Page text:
At least 24 COVID-19 cases across Ketchikan Pioneer Home, PeaceHealth long-term care unit outbreaks
A wave of COVID-19 cases in Ketchikan is connected to long-term care and assisted-living facilities, with at least two dozen people testing positive.
One of the outbreaks is at state-run Ketchikan Pioneer Home, where at least 10 elderly residents and two staff members have tested positive, the state Department of Health and Social Services confirmed on Monday. The elder care facility is closed to visitors for at least two weeks, according to an email from agency spokesperson Clinton Bennett. And that could go on for longer, depending on case count, he added.
Residents are asked to stay in their rooms, he said, but are not required. Bennett said if they do come out of their rooms, they are asked to maintain social distancing.
Meanwhile, there’s a second outbreak at PeaceHealth’s long-term care unit with at least 12 people testing positive as of Tuesday afternoon.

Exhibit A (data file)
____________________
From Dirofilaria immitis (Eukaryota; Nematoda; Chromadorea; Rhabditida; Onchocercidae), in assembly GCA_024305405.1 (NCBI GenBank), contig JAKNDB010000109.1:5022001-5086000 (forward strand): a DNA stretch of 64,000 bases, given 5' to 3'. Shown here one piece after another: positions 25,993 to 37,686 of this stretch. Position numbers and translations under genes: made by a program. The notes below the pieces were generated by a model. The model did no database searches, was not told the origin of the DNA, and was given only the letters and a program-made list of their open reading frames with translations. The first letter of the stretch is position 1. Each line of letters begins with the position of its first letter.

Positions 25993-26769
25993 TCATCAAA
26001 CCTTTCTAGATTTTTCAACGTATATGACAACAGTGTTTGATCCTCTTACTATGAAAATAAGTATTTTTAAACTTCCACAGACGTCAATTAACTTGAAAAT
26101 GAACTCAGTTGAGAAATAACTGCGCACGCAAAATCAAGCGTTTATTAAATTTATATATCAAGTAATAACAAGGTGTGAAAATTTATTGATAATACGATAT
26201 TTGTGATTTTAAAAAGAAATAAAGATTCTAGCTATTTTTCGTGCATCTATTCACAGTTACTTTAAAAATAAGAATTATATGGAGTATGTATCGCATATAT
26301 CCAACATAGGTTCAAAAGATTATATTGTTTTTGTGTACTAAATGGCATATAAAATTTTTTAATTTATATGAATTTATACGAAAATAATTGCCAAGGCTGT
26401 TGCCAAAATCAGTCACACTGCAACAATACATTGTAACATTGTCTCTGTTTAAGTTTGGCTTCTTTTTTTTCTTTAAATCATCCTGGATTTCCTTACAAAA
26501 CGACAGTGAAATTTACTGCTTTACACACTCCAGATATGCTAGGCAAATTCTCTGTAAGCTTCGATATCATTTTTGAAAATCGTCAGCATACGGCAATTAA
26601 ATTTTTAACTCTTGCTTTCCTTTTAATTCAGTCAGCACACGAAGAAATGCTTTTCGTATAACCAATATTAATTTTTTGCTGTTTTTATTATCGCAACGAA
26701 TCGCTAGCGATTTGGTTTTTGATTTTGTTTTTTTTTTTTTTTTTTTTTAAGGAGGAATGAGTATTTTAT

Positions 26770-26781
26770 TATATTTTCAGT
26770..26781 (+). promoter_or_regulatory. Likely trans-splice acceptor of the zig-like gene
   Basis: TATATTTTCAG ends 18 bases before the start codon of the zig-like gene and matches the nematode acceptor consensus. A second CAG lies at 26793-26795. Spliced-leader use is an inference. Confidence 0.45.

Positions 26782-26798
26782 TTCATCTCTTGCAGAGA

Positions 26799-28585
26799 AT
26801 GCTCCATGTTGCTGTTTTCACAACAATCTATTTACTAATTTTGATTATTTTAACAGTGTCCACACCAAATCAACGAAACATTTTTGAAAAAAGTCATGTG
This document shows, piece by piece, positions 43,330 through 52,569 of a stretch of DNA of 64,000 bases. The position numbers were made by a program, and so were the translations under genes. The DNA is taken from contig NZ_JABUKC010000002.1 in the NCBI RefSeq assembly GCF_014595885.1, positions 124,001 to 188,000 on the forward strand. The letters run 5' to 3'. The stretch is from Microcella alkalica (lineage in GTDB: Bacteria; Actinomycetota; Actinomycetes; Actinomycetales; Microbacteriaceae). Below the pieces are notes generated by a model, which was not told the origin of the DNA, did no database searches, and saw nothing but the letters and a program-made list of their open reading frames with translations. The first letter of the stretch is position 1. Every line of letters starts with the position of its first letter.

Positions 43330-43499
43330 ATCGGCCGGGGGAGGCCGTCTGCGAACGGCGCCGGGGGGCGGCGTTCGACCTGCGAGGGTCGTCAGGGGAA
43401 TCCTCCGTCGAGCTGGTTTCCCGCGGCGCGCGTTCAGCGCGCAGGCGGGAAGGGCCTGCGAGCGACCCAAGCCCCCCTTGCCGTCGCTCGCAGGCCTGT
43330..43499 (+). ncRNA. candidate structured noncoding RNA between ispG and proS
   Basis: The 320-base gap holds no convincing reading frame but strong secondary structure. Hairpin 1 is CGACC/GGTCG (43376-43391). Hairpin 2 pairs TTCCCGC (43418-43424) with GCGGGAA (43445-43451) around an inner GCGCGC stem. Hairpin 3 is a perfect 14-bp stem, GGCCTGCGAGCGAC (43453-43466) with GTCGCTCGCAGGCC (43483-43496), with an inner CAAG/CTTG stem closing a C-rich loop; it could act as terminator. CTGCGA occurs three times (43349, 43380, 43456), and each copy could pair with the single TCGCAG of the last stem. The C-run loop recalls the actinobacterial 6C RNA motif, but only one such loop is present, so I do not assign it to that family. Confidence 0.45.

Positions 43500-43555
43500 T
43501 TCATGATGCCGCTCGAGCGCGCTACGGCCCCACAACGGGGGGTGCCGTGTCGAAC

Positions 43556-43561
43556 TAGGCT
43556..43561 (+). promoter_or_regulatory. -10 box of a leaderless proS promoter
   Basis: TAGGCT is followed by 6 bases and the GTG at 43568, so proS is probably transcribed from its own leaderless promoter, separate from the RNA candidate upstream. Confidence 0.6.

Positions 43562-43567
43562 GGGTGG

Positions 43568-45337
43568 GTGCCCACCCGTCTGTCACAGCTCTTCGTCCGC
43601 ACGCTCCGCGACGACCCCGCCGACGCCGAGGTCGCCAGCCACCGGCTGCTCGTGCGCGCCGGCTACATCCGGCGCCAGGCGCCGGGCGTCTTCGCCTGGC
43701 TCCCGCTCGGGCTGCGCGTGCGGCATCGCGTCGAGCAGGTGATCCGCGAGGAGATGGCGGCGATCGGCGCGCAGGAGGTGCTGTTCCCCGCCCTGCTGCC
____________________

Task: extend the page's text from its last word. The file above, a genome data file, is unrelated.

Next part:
That same day, PeaceHealth announced that it will require its caregivers to be fully vaccinated — or submit a qualifying medical exemption — by the end of the month.
PeaceHealth executive Dr. Doug Koekkoek said the decision to require vaccinations is not because of recent outbreaks at facilities. Instead, he said it’s because of the growing number of cases in Ketchikan and every other community in the Pacific Northwest the nonprofit health care system serves.
“Though nearly 80% of PeaceHealth caregivers have already been vaccinated, the potential harm from variants now circulating makes it imperative that we do more,” Koekkoek said. “The COVID-19 vaccines are the single best way to protect ourselves and reduce the likelihood of harming others.”
The vaccination rate for Ketchikan’s Pioneer Home residents and staff is above 90%, agency spokesperson Clinton Bennet said via email. But there’s no mandate requiring vaccinations at the state-run facility. It’s being left up to the individual, the agency spokesperson wrote.
Both Ketchikan’s hospital and Pioneer Home have people interacting in close quarters. Ketchikan Public Health nurse Arizona Jacobs, who updates the Ketchikan COVID-19 dashboard, said she’s noticed a trend of cases coming out of these “congregate settings” — essentially, places where people live and work in close quarters..
“It’s almost sort of expected in those types of tight spaces that a lot of people will test positive,” she said. “And that’s what we’re seeing. Unfortunately, it’s also spilling out into the community.”